When analyzing the validity of installing a dispatchable or nondispatchable system, it is important to look at the combination of this data (see Table 1).

Table 1: LCOE and LACE comparison

Solely focusing on the third column of Table 1, the average net difference shows the effectiveness of installing the specific technology in a certain region. A negative value demonstrates that the cost of any of these technologies exceeds the effective value of the current electrical infrastructure, while a positive number shows that the technology is effective in displacing current generation cost. The maximum- and minimum-range columns show the upper and lower bounds of the average net difference and are largely based on effective incentives in the region. For example, advanced combined cycle (CC) with carbon capture and storage (CCS) technology shows a negative net difference while wind-onshore technology shows a positive difference. This difference effectively demonstrates the potential effectiveness of wind-onshore technology over the other technology.

Note that Table 1 is meant as a basic understanding when comparing the effectiveness of installing additional electrical generation technologies. A more comprehensive walkthrough of these tables can be found on the U.S. Energy Information Administration (EIA) website. In summary, a positive average difference shows the potential for disrupting current generation techniques in a given region (see Figure 6).

To address resiliency in power infrastructure, it is important to analyze the effects of both LACE and LCOE while creating a payback period that takes into account various utility charges, inclusion and discontinuation of incentives, and increased energy output based on various design resources. This practice gives the designer the ability to effectively communicate various payback periods based on present and future availabilities of integrated systems.

Incentives are necessary to engage private and government sectors for investment in new technologies. The investment in nondispatchable technologies by federal, state, and local government started in the late 1970s. The main goal was to encourage clean technologies and drive costs down. The first significant policy to spur renewable investment was the Public Utilities Regulatory Act in 1978. This policy mainly was for utilities to buy wholesale power from qualifying facilities. In the late 1990s, policies were established to support growth in the renewable industry. These policies depended on project location, technology type, and utility-rate class along with several other variables. One source that incorporates interactive maps with tables demonstrating project availability and capacity is the Database of State Incentives for Renewables and Efficiency (DSIRE). The most responsible policies for technological growth in utility-scale and distributed renewable energy can be summarized as:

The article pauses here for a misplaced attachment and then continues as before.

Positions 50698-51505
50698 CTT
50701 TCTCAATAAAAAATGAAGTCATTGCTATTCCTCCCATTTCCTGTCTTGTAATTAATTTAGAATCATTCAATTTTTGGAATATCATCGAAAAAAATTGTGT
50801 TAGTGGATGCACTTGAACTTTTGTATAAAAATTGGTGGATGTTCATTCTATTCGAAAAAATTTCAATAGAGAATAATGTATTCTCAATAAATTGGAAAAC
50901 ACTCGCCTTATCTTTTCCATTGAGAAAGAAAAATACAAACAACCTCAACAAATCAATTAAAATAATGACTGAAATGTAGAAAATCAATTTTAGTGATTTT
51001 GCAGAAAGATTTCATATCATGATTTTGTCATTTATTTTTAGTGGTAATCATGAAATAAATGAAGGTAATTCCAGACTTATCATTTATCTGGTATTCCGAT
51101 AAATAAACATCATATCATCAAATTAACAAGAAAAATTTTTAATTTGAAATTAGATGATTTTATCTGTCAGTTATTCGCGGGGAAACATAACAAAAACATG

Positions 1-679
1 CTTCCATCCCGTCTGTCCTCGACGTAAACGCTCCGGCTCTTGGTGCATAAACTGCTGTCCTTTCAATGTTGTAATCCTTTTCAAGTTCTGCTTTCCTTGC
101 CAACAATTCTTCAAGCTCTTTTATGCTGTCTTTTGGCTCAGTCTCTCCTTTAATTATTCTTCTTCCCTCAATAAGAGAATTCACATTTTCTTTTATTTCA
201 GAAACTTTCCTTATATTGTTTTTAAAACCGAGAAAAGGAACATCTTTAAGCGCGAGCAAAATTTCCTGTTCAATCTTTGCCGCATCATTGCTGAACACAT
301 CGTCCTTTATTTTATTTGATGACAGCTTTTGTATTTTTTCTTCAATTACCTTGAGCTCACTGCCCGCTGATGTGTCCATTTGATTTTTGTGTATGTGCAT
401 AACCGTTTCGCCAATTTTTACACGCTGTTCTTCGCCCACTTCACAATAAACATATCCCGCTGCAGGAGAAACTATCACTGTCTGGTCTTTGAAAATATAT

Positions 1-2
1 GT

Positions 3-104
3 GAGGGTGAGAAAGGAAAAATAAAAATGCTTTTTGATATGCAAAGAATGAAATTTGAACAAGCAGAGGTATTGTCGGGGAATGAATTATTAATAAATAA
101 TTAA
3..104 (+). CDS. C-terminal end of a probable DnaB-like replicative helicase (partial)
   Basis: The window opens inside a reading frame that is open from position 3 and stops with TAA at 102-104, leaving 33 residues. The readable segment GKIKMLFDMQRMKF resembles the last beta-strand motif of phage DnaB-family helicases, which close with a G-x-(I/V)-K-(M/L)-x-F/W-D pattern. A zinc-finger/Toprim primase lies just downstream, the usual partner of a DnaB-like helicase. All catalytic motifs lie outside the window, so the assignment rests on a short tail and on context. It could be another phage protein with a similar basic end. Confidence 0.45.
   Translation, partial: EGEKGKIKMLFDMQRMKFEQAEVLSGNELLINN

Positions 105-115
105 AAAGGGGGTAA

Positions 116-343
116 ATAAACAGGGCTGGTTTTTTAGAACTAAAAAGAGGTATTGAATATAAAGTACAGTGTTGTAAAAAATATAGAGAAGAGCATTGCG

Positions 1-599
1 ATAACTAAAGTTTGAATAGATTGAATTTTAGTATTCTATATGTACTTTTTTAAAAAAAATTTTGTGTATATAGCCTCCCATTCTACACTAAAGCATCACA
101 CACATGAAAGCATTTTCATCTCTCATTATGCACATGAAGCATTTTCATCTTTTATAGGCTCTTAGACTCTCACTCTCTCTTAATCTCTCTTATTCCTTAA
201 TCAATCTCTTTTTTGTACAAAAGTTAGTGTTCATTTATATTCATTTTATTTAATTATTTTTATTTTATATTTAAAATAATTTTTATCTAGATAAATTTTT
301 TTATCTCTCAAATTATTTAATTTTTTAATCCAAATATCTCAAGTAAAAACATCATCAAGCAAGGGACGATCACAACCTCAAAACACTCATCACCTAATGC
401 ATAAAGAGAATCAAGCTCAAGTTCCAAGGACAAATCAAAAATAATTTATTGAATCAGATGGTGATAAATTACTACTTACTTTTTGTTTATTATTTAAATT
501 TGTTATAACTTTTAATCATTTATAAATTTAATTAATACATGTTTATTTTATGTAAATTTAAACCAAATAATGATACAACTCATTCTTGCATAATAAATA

• State renewable portfolio standards (utility-scale).
  • Federal tax credits (utility-scale and distributed).
  • State or local net metering tariffs (distributed).
  • State and/or local cash rebates (distributed).

The federal tax credit became available in 1999 for the first time. The Production Tax Credit (PTC) has been recognized for wind, geothermal, and biomass technologies. Based on this incentive, plants will receive a $23/MWh ($12/MWh for technologies other than wind, geothermal, and closed-loop biomass) tax credit over the plant’s first 10 years of service. After 2016, wind continues to be eligible for the PTC, as a dollar/kWh rate that declines by 20% in 2017, 40% in 2018, 60% in 2019, and finally expires in 2020. Wind plants giving service in 2019 will receive full credit, and in 2022 will receive $14/MWh as inflation-adjusted tax credit.